Pros and cons of importing livestock for farming

Importing livestock can be a challenging process. This is due to cargo requiring controlled conditions and more attention than usual stock. Livestock may be imported for farming, zoos, medical attention or personal and pet transportation reasons. The largest amount of livestock that is imported for farming tends to be cattle, due to the high demand for food and dairy supplies.

As trade within the farming industry grows, the risks that come with importing livestock still remains. So, what are the pros and cons of this type of freight?


Trade competitiveness

Trade is a competitive industry, so importing livestock across the world may broaden opportunities for farmers and retailers to work together. Sometimes importing meat from other countries can mean for cheaper meats and dairy products.

Higher profits

It is a given that if something isn’t worth doing, then it wouldn’t be done at all. The larger market is likely to place bulk orders compared to the local buyer. This means that importers can charge premium overseas prices, making a healthy profit for their business.

More variety

Expanding outside of the Caribbean market allows for more variety in the products that retailers can sell.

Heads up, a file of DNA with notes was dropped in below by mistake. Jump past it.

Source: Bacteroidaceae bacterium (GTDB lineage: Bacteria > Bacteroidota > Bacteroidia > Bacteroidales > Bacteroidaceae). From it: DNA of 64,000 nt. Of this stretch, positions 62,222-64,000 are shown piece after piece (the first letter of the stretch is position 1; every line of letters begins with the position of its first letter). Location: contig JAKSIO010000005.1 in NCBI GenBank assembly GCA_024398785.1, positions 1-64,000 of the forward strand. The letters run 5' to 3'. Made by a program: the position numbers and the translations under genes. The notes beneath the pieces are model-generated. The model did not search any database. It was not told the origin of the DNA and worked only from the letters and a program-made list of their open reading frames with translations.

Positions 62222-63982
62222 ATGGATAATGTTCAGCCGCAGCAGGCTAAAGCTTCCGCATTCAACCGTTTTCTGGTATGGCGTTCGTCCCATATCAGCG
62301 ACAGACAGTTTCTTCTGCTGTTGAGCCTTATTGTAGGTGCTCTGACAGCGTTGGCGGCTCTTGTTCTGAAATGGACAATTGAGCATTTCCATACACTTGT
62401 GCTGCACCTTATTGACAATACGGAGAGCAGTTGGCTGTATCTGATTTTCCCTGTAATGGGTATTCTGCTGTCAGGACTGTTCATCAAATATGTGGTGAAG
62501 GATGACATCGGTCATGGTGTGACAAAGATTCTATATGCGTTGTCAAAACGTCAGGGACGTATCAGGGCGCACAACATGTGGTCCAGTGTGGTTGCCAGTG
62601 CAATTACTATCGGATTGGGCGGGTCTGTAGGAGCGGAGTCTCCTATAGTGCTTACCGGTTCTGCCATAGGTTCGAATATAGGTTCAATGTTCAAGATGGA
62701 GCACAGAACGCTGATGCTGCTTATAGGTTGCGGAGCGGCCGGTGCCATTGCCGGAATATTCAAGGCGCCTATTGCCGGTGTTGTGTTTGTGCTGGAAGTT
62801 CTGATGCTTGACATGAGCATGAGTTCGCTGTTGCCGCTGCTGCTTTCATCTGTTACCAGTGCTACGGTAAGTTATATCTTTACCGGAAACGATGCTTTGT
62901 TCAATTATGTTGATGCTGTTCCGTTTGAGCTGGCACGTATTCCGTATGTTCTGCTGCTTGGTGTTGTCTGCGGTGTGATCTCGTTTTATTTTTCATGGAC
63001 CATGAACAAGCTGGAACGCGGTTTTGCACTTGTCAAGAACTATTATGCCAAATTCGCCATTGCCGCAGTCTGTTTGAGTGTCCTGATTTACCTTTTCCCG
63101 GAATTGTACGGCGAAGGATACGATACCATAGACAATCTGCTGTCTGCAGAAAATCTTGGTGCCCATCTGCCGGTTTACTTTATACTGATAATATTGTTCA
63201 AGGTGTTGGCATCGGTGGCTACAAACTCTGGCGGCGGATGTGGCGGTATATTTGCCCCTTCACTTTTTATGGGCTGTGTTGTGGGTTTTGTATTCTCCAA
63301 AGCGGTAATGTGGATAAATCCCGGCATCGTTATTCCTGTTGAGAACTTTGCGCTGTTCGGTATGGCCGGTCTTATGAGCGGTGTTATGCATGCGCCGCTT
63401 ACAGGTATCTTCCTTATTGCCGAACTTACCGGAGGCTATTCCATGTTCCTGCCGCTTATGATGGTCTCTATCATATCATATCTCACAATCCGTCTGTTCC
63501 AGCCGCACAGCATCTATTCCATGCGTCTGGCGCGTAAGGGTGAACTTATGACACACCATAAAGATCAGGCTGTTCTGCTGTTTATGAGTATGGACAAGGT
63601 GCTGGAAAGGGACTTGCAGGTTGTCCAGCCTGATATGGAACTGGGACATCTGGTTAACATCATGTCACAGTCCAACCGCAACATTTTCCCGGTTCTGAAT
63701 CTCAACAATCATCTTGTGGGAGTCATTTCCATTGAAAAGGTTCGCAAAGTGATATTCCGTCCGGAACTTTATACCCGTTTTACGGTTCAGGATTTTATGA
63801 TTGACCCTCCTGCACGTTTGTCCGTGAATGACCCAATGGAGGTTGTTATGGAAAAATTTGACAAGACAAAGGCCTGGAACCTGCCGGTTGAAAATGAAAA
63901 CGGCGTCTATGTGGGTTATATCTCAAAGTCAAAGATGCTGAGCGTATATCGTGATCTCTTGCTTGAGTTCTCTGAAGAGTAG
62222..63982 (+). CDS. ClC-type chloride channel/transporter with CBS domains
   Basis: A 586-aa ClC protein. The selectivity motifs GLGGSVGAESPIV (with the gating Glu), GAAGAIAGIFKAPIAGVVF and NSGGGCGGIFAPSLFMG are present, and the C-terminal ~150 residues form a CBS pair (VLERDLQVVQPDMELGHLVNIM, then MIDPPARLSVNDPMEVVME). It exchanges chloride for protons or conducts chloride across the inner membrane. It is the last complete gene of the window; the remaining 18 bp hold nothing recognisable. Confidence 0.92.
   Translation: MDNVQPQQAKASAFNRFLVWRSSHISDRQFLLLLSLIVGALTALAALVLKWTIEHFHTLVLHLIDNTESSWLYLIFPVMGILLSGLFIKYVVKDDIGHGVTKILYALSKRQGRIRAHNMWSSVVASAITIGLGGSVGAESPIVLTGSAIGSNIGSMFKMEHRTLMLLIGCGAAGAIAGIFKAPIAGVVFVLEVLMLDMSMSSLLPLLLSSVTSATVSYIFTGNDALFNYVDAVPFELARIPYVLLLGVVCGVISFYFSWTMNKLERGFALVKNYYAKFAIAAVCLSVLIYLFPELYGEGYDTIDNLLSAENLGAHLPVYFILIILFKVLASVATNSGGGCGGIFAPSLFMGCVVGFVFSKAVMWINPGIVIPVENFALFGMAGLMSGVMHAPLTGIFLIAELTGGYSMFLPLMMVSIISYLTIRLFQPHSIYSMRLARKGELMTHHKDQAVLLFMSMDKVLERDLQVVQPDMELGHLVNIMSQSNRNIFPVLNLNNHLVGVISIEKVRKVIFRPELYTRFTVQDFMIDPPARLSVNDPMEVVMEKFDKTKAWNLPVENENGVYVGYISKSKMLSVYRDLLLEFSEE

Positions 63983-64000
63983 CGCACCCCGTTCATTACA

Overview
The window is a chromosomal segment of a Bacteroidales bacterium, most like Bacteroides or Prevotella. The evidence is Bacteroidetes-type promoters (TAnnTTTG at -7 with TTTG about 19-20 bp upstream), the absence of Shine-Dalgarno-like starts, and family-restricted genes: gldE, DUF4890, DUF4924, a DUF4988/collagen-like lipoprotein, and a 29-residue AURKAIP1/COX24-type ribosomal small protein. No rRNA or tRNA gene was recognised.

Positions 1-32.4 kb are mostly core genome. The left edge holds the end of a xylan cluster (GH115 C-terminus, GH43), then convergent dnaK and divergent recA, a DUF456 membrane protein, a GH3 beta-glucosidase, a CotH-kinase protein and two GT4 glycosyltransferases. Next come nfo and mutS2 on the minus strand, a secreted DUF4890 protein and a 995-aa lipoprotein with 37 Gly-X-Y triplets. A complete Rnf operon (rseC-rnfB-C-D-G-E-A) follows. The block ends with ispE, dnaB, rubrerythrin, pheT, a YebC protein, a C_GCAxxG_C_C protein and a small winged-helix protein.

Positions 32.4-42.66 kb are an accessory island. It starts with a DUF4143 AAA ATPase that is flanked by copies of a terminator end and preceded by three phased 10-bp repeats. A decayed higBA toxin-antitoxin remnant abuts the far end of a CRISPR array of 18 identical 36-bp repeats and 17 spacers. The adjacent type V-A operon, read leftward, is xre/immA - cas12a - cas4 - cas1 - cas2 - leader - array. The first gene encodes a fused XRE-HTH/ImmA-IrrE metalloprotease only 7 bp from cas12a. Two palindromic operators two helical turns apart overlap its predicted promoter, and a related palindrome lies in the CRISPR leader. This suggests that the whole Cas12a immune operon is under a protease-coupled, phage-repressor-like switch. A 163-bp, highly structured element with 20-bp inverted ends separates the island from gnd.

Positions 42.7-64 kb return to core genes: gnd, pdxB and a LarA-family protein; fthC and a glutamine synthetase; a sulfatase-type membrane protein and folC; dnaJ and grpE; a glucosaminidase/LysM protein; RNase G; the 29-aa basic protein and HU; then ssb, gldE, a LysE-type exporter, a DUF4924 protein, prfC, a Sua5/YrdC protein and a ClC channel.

Mortality can be reduced in livestock

Importing live animals may have an effect on the lifespan of the breed. The journey can be stressful for animals, and space in the cages is usually limited. Delays causing more days at sea than intended is a prime example of this. Deaths and injuries may occur during the journey, which not only creates risks to the livestock but can cause problems for the farmer/importer.


In the export market, it can be difficult to avoid competitors, meaning that costs need to be negotiated wisely. If costs are too high, it could mean your stock has no interest, however too low and you could be losing out on valuable profit your other competitors are making.

Unavoidable costs

Sometimes shipping doesn’t go to plan. There can be disruptions that cannot be avoided, and this, therefore, means that your import costs may be increased. There is a chance that not all livestock will make the journey in sound condition, which can also cost the farmer if their customer does not want to cover the cost of the animals that do not make it in sound condition.